Seventy metres………. on my mark………3, 2, 1… GO!
Like a commando assault we do a backward, negative buoyancy entry to thirty metres at Manta Reef off Tofo in Mozambique. It was a familiarization dive with Tracy Price of Dive Adventures, Fern Perry, tour leader from Lutwala Dive and Allan Nash as dive buddy. Alex Rutherford had joined us as founder and managing director of Nomad Tours to check out the new 14 and 20 day dive safari product. Mantas and too many weird and wonderful critters like sea moths, leaf fish and giant pink frogfish were just teasers for the 90 minute dive interval. At Ningaloo in Western Australia, operators work with air support to call boats over to a whale shark. At Tofo in Mozambique, a zig zag along the beach delivers one of 611 whale sharks that regularly visit a six mile stretch of coast as their feeding ground all year round.
Denis Manual Ventura Baicio stands on a cooler box to get extra height for the tell tale white spots of a whale shark. The commando style entry at Manta Reef was the practice run for our snorkel encounter with a 22 year old, 6.6 metre shark about 300 metres from shore in only 5 metres of water. We were asked to stay 4 metres away from the shark and to not get in front of it. Without the wide angled camera that tipped me over my baggage allowance, I found myself moving away from the sub adult to get enough into the view finder for a meaningful picture. I let it get in front of me to appreciate the long shot from tail to head. If it wanted to, one flick of that enormous tail would have left me in its wake. It was so cool to get on the opposite side, have the glare off the viewfinder and to see what I was taking with each click of the camera. WOW, not a whale shark virgin anymore! One more tick off the bucket list.
And that was only the dive interval on the first diving day!
Research has shown that contact with four whale shark based businesses at Tofo has not affected the frequency of whale shark visitations nor the period of tolerance with tourists. The conclusion is that shark and manta operations are sustainable. Lectures at a Tofo resort that hosts the research station are raising public awareness for the protection of ocean megafauna. Dr Simon Pierce and Dr Andrea Marshall head up the Whale Shark and Manta research programs. They provide lectures and opportunity to work as research scientists for a day of monitoring one of the planets hottest spots for Giant Manta, Reef Manta and Whale Sharks. More at www.marinemegafauna.org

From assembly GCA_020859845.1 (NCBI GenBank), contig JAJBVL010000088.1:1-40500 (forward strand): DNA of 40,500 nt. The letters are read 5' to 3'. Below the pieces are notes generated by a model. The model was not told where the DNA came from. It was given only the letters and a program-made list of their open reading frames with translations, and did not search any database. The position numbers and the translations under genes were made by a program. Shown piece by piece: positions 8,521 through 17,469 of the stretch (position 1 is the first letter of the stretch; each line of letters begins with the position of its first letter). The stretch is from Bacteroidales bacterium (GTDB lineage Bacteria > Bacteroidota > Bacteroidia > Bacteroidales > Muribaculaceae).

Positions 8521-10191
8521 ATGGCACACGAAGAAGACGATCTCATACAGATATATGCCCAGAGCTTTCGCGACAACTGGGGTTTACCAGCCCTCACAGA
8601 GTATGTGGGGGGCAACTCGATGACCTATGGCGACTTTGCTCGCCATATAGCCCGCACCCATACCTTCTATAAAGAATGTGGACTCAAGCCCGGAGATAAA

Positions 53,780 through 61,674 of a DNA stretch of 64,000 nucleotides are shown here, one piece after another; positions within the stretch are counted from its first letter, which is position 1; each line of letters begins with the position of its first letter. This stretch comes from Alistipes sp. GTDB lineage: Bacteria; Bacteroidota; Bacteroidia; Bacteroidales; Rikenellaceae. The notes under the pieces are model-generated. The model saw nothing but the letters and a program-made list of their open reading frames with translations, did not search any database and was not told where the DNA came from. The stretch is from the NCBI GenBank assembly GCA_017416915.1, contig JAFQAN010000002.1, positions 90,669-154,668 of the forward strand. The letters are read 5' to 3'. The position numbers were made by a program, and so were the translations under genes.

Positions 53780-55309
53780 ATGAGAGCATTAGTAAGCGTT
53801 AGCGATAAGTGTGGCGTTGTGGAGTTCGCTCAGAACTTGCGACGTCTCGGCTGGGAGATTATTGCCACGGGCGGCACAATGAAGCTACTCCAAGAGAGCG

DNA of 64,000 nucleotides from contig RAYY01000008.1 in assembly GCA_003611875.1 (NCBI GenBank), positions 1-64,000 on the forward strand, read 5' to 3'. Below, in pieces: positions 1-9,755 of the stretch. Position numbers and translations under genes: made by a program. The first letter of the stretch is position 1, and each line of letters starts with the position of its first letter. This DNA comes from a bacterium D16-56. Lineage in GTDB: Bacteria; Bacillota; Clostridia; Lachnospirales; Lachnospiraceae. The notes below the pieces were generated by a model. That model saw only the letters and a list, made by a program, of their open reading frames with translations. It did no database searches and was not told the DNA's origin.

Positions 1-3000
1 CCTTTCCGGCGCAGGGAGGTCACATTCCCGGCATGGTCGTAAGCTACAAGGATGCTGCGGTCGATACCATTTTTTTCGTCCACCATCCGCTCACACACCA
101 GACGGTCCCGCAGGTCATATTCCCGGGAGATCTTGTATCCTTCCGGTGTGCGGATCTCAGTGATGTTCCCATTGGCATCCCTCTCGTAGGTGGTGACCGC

A fish that is believed to grow up to 20 metres long and bigger than a Humpback Whale is pretty impressive and the reason why Tofo features on Fern’s 14 and 20 day dive safaris. It’s not for everyone. Even the border crossing into Mozambique from South Africa can be one to four hours. A visa can be anywhere from $50 to $150 dollars depending on the week. Even when you upgrade from a canvas tent to a traditional thatched hut or chalet, water and power cannot be guaranteed. You are in a third world country doing it tough after a bitter and destructive war for independence from the Portuguese. Landmines prevent much of the arable north and inland Mozambique from being productive. Tourist dollars and South African Rand sustain coastal businesses set midst subsistence farmers, fishers and roadside markets. That said, it is worth watching Andrea Marshall, MANTA QUEEN http://vimeo.com/20451764
Being on an educational tour for dive guides with two South African born adventurers is like gold. A Scuba World/Dive Adventures group deal for Mozambique & South Africa will depend on your feedback. Contact Rob McKinnon to register your interest. If you can’t wait for an official trip, I am extending an African land safari next year to do a Great White Shark experience near Cape Town and more time with the adrenalin pumping action south of Durban. I can travel solo, with a buddy or a small group of adventure spirited divers. Key dates from Cape Town, Sunday 7th October, 2012 for a couple of weeks with good weather. Longer if required.
Next month I will compare the shark feeds at Beqa Lagoon, Fiji with the baited drift dives in South Africa.
By Tony Isaacson